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"Pre-Heater" Makes Waste Oil Burn Better
Whether burning motor oil or vegetable oil, pre-heating makes it burn better, says Craig Kepner, who wanted to heat his house with waste oil but didn't like burners on the market.
"I decided to make a preheater block and heating cartridge for the waste oil and an air atomizing nozzle," says Kepner. "The aluminum preheater block heats the oil and air as they're siphoned to the nozzle. Once the oil reaches the nozzle, it works like a conventional burner."
Kepner experimented with burner nozzles for a number of years. He uses a Bridgeport milling machine for computerized machining. This allows him to make most of his own parts.
He made a digital temperature controller that reads the pre-heater block and displays actual temperature. A digital relay connected to the controller turns the heater block on or off as needed.
To get maximum energy out of the oil, Kepner designed a "retention head" that resembles a turbine. The heated oil/air mixture is sprayed through the retention head before being ignited inside the furnace or boiler by a standard electrode.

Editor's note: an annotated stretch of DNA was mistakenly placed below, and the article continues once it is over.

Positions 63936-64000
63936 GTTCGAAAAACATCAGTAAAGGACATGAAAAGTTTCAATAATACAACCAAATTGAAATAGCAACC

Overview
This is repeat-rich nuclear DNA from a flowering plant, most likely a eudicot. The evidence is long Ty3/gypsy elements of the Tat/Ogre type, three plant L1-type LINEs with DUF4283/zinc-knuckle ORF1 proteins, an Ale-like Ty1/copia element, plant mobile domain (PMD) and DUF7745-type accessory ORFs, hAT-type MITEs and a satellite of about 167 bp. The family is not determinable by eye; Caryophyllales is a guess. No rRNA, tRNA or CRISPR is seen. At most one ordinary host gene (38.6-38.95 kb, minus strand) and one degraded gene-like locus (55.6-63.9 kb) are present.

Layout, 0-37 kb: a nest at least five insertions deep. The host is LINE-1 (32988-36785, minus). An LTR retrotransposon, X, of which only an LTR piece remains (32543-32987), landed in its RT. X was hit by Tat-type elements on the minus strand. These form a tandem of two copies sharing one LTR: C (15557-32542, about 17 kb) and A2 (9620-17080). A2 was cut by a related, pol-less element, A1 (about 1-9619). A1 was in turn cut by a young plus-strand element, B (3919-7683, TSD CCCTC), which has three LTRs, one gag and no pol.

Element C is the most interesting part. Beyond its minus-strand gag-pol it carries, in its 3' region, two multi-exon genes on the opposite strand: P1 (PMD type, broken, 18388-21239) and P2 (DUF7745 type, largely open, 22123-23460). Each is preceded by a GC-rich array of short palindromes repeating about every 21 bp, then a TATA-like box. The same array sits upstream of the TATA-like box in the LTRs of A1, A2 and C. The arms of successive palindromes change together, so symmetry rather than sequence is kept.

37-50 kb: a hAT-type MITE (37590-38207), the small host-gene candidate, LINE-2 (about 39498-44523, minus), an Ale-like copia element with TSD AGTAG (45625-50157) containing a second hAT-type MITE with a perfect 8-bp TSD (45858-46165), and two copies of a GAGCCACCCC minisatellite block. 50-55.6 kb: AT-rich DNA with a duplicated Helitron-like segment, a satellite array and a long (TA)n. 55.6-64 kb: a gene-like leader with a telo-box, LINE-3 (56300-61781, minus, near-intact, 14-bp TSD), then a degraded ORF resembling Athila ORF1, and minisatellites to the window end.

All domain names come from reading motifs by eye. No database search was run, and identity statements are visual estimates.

Once Kepner had his system in place, and he realized how well it works, he decided to start selling kits.
"I had the parts, so I put some together and sold a few. Then I sold another 20 and then 50, and sales just kept building," he says.
Initially he just sold the preheater block with its cartridge. Today he sells a variety of kits to meet customer's needs. Some customers have dabbled in waste oil and already have some of the components.
"A full kit sells for $600 and comes with a regulator, pressure gauge fittings, controller, thermocouple, preheater, nozzle and retention head," says Kepner. "The heater block and nozzle go for $170. Most go for the in-between kit that is $320 and includes the preheater block, nozzle, thermocouple, digital controller and retention head."
For those who prefer a pressurized system instead of a siphon system, Kepner supplies a pump. "People can get their output to more than 500,000 btu's by adding a pump," he says. "If you want to burn waste oil, there are a lot of options. With a burner system like this, any kind of waste oil, from vegetable to transmission fluid, is fair game."
Contact: FARM SHOW Followup, Craig Kepner, 118 Brightside Ave., Pikesville, Md. 21208 (ph 410 746-1631; kepnercraig@yahoo.com).

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2009 - Volume #33, Issue #1